Divestment of the government from the tobacco industry has been a key demand of anti-tobacco campaigners for a long time.

WHAT IS DIVESTMENT?

Divestment is the opposite of investment. In finance and economics, divestment is the reduction of some kind of asset for financial, ethical, or political objectives or sale of an existing business by an organisation. Divestment usually involves eliminating a portion of a business. An organisation may elect to sell, close, or spin-off a strategic business unit, major operating division, or product line for divestment.

WHY DIVESTMENT FROM THE TOBACCO INDUSTRY?

Prime Minister Sheikh Hasina declared in the 2016 South Asian speakers’ summit on achieving the Sustainable Development Goals that Bangladesh will be free from tobacco by 2040.  “Although we have made notable progress in tobacco control, we are not complacent. We have to do more to fully comply with the FCTC and to reduce tobacco use substantially in Bangladesh, making our beloved country tobacco free by 2040,” she said. At the same time, she emphasised health development surcharge (sometimes called sin tax), strong tobacco tax policy and all possible measures for effective implementation of existing tobacco control laws.

While governments seek to improve the health of their citizens by implementing involvements to trim down tobacco consumption, the tobacco industry uses its economic power and lobbying competence to hold up, weaken, or prevent the introduction and enforcement of effective tobacco control measures.  To prevent tobacco industry interference in tobacco control policies, the World Health Organization Framework Convention on Tobacco Control (FCTC), a global health treaty, has included a set of measures to raise awareness of industry tactics and reduce the ability of tobacco companies to undermine tobacco control interventions. These eight measures constitute the guidelines for implementation of FCTC Article 5.3 “on the protection of public health policies with respect to tobacco control from commercial and other vested interests of the tobacco industry.” Two of the eight key measures call for government bodies not to have any financial interest in the tobacco industry.

At present, the government and its agencies own about 13 percent shares of the British American Tobacco Bangladesh, effectively occupying 60 percent posts in the company’s board of directors (12.86 percent is owned by Investment Corporation of Bangladesh, Shadharan Bima Corporation, Bangladesh Development Bank Limited, and directly the Government of People’s Republic of Bangladesh, according to the BATB website). Investing in tobacco companies creates a conflict of interest for the government between its responsibility to protect public health by driving down tobacco use and its desire to maximise returns on its investments by maximising tobacco sales.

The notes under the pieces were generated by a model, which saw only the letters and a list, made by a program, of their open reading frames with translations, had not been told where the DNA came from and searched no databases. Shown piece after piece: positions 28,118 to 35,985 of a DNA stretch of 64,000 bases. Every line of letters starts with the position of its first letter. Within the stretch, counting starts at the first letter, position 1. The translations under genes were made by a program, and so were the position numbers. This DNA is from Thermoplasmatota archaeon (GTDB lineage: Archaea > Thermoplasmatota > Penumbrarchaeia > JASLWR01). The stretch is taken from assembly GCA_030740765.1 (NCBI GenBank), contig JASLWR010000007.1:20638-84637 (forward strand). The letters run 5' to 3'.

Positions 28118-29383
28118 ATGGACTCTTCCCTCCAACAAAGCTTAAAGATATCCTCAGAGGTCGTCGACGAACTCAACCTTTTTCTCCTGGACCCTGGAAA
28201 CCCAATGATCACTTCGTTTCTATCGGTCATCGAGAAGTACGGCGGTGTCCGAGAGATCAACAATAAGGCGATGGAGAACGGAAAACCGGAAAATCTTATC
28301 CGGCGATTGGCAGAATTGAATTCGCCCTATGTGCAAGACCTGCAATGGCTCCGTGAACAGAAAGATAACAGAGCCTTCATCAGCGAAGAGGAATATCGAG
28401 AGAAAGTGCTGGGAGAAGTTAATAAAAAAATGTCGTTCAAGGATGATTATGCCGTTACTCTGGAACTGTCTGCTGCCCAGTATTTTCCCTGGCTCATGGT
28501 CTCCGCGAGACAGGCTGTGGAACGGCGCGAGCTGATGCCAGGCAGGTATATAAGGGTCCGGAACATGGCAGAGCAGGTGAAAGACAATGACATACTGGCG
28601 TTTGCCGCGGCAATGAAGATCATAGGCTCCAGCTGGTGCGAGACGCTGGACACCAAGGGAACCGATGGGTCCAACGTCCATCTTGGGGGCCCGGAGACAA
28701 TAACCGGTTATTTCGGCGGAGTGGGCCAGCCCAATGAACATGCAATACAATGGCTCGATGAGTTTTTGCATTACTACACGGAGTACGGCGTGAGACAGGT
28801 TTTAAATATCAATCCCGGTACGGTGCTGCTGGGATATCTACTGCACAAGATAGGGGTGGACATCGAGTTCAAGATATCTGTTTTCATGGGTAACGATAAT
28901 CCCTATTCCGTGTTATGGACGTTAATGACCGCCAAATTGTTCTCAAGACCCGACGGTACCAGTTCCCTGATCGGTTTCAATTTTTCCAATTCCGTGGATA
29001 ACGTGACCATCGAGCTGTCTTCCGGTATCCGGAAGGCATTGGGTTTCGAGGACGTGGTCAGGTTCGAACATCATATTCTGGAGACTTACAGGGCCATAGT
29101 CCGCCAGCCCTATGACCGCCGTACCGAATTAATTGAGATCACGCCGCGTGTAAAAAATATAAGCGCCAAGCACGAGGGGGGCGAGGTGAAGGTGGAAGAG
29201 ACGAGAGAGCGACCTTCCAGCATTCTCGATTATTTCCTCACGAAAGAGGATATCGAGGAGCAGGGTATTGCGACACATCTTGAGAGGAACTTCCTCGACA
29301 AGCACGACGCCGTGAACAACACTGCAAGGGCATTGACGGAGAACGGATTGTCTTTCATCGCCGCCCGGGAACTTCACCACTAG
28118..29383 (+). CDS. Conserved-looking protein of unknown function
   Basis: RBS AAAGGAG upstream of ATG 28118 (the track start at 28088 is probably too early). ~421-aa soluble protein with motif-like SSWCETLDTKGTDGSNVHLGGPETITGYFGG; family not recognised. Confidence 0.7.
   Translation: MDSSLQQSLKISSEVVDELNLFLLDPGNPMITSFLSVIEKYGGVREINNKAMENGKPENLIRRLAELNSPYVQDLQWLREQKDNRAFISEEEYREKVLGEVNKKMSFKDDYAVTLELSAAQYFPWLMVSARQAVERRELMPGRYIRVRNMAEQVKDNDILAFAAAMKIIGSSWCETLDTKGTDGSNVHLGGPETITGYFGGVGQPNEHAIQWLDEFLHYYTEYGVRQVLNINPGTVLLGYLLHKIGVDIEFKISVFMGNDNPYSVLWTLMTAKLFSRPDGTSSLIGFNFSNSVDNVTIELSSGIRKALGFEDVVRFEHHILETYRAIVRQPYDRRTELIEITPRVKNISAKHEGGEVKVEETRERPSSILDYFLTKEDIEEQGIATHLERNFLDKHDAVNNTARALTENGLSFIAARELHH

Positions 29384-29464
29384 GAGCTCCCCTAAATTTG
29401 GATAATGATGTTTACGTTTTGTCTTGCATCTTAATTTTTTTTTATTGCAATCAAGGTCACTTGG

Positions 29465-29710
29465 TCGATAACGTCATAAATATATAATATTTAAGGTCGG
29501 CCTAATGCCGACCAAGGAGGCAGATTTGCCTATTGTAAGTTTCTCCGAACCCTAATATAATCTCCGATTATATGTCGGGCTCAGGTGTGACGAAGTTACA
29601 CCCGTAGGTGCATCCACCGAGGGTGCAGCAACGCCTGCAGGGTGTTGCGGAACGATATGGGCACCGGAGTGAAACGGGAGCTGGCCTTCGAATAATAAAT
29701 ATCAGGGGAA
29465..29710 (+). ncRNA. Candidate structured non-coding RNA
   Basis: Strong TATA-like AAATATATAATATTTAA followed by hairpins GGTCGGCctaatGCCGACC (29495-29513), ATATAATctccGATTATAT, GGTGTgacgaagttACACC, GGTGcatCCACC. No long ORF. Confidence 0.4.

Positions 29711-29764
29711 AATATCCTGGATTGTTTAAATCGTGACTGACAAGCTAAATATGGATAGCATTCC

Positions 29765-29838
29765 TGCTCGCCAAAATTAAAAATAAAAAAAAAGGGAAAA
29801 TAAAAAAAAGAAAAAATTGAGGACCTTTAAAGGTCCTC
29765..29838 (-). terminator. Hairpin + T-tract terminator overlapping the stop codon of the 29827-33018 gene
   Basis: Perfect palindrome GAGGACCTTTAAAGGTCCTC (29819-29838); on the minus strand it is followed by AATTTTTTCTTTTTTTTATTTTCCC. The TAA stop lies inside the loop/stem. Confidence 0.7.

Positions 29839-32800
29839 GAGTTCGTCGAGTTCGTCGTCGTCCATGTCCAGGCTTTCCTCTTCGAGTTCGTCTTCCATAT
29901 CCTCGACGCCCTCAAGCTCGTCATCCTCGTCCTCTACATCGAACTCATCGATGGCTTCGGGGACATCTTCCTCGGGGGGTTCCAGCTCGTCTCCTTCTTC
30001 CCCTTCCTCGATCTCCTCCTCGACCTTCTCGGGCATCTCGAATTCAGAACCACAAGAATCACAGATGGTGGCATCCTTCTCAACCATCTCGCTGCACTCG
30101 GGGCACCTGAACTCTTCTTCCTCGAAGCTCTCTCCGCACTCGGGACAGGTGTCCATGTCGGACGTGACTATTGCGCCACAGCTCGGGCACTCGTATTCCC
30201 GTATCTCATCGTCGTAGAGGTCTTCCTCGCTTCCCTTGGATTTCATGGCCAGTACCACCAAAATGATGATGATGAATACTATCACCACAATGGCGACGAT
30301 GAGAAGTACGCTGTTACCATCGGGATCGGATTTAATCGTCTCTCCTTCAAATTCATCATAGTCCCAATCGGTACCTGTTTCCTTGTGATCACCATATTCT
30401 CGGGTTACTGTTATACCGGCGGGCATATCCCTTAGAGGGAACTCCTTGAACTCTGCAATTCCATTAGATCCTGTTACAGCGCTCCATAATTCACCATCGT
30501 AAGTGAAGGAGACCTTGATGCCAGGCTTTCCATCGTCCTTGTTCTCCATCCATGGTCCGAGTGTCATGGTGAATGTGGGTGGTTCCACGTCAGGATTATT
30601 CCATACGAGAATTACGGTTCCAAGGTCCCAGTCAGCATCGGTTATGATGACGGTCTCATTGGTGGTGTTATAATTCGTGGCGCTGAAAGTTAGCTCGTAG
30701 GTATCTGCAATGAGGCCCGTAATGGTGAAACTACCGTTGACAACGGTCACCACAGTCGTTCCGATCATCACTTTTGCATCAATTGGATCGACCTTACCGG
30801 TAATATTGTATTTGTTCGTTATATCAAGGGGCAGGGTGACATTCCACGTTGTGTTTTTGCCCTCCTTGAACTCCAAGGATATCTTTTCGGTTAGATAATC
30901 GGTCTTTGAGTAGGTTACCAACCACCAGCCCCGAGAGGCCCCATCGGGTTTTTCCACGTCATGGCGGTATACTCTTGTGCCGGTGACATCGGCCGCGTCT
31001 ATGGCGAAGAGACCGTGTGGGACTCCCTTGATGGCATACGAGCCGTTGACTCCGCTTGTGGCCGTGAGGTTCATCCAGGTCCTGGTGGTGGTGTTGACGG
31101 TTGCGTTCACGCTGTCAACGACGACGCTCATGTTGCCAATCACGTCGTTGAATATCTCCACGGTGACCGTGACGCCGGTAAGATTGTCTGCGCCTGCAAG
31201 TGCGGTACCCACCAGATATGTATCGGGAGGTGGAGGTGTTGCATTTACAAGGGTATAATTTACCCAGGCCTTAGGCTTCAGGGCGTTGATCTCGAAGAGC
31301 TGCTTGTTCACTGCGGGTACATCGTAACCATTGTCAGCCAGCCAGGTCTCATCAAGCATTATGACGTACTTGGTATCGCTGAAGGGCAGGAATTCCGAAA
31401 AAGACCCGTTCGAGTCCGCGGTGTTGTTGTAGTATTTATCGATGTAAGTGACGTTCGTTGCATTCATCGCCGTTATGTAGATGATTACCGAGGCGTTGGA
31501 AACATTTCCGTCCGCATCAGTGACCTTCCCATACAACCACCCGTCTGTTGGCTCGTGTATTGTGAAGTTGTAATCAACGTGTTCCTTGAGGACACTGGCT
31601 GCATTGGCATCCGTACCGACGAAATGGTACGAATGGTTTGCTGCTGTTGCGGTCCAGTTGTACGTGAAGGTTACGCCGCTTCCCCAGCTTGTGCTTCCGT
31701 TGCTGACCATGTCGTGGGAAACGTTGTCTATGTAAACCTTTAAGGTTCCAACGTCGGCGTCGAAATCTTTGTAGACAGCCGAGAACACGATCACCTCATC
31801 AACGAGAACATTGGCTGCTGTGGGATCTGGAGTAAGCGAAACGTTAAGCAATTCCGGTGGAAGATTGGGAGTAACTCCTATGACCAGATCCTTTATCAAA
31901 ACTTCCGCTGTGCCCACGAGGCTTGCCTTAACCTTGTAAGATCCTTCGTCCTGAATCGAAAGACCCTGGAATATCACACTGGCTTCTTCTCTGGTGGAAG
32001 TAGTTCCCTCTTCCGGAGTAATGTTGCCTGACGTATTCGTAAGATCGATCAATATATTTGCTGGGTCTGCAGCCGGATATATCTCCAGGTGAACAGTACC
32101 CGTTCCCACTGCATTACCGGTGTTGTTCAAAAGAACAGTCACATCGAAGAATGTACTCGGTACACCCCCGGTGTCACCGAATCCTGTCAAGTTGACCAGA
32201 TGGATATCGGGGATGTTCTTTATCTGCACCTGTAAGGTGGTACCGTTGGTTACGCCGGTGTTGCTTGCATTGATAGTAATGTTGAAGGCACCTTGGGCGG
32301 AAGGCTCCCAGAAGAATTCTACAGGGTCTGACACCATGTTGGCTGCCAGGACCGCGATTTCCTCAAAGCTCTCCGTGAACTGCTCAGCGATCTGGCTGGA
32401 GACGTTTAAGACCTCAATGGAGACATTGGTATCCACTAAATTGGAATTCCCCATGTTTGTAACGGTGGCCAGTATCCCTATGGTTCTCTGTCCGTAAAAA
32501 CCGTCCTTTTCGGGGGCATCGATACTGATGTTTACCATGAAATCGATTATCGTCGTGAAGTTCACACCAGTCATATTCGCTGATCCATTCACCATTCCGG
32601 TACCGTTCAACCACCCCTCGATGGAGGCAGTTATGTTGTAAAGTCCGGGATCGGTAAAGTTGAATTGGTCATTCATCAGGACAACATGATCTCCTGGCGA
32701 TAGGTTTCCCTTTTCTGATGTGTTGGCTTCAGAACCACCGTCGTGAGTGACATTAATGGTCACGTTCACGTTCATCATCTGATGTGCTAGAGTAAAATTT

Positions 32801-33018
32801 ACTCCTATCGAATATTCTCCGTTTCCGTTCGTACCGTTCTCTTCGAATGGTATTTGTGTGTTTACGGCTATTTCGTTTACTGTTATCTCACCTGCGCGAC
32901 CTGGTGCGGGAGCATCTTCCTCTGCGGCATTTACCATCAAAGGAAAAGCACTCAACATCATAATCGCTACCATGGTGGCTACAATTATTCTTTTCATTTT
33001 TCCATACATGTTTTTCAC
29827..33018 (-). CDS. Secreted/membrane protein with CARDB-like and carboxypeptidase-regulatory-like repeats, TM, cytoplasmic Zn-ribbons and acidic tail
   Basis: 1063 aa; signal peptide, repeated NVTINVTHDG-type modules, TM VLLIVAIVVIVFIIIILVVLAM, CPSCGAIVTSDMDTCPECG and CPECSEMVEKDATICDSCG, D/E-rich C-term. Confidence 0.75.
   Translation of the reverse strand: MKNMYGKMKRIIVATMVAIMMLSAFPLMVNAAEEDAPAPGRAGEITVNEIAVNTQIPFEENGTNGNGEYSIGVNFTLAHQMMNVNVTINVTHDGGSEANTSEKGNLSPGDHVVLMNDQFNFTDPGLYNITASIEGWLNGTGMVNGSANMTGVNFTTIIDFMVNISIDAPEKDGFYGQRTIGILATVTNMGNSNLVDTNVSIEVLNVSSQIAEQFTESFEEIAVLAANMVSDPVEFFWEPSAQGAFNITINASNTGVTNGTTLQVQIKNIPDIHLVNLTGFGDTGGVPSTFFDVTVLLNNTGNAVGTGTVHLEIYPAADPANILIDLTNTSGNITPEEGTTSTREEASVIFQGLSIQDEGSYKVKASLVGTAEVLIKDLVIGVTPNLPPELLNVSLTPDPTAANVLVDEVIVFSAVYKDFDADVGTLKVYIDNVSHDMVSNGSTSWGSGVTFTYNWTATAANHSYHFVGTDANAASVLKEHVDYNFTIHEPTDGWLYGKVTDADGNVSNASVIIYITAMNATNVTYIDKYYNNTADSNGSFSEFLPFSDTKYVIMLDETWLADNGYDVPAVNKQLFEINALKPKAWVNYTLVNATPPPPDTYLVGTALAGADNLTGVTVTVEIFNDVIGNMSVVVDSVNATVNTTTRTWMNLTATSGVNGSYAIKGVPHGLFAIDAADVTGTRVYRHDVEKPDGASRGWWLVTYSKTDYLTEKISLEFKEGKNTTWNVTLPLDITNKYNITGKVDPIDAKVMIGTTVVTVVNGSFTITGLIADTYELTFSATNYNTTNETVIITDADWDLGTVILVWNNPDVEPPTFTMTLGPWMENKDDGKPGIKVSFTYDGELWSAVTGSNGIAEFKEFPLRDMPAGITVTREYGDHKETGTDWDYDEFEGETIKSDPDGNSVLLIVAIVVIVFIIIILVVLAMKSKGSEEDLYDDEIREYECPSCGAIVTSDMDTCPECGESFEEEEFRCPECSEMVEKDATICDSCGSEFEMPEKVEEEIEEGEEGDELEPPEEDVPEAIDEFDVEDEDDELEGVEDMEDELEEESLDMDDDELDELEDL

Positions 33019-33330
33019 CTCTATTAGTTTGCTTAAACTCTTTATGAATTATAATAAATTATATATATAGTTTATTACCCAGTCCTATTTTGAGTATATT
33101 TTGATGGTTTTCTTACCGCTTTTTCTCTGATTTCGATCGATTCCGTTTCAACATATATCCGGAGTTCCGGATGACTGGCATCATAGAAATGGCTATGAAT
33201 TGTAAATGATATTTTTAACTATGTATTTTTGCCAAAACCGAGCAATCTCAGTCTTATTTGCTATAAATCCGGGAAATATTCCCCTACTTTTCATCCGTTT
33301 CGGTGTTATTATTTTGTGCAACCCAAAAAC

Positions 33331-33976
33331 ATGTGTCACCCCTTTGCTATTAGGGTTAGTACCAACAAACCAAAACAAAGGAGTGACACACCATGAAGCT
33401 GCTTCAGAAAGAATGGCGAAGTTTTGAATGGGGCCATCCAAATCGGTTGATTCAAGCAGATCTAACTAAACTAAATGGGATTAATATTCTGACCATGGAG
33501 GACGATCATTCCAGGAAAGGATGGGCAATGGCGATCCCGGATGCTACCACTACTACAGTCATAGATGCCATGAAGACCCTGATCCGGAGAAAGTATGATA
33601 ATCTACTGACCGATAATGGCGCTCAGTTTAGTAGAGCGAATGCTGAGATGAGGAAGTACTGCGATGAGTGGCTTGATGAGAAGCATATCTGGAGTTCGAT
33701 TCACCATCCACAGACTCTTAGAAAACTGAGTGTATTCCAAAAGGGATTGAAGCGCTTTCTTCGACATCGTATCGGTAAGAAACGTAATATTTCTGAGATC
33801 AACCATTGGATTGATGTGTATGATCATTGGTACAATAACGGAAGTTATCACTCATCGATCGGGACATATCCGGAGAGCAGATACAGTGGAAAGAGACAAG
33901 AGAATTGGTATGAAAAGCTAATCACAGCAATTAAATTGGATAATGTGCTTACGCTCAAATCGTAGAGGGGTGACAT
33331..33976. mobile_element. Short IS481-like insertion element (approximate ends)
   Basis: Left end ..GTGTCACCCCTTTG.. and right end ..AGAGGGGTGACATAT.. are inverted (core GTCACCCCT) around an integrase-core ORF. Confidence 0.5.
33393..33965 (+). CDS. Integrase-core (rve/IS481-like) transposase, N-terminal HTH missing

In a recent study, the damage caused by tobacco and revenue from the tobacco industry are as follows:

Damage caused by tobacco: Revenue from tobacco industry:
Around 126,000 people died in 2018 due to tobacco-related diseases. The economic loss due to tobacco in 2017-18 fiscal year is Tk 305.6 billion. Revenue income from tobacco industry
in 2017-18 fiscal year is Tk 228.1 billion.

 

Source: 1.Global burden of diseases study. Country profile Bangladesh 2018. 2. Faruque GM, Wadood SN,Ahmed M,Parven R,Huq I,Chowdhury SR. The economic cost of tobacco use in Bangladesh: A health cost approach. Bangladesh Cancer Society.February 23, 2019.


So, if the government continues to keep its investment together with BATB and also keep representing its board, the conflict of interest can hardly be avoided and Bangladesh may be regarded to be uncooperative with FCTC and even achieving the SDG for health may become a far cry. Given the context, as a Bangladeshi civil society organisation, Sushashoner Jonno Prochar Ovijan (SUPRO) wishes to stand to change the scenario. Getting other like-minded organisations on board, SUPRO wants to make efforts through policy advocacy to push the government to divest from BATB and stop sending representatives to its board so that a corporation cannot play with the health of our people in the name of contributing to national growth.

Mohammad Hasnainis the project coordinator of Sushasoner Jonyo Procharabhijan or SUPRO (Campaign for Good Governance).

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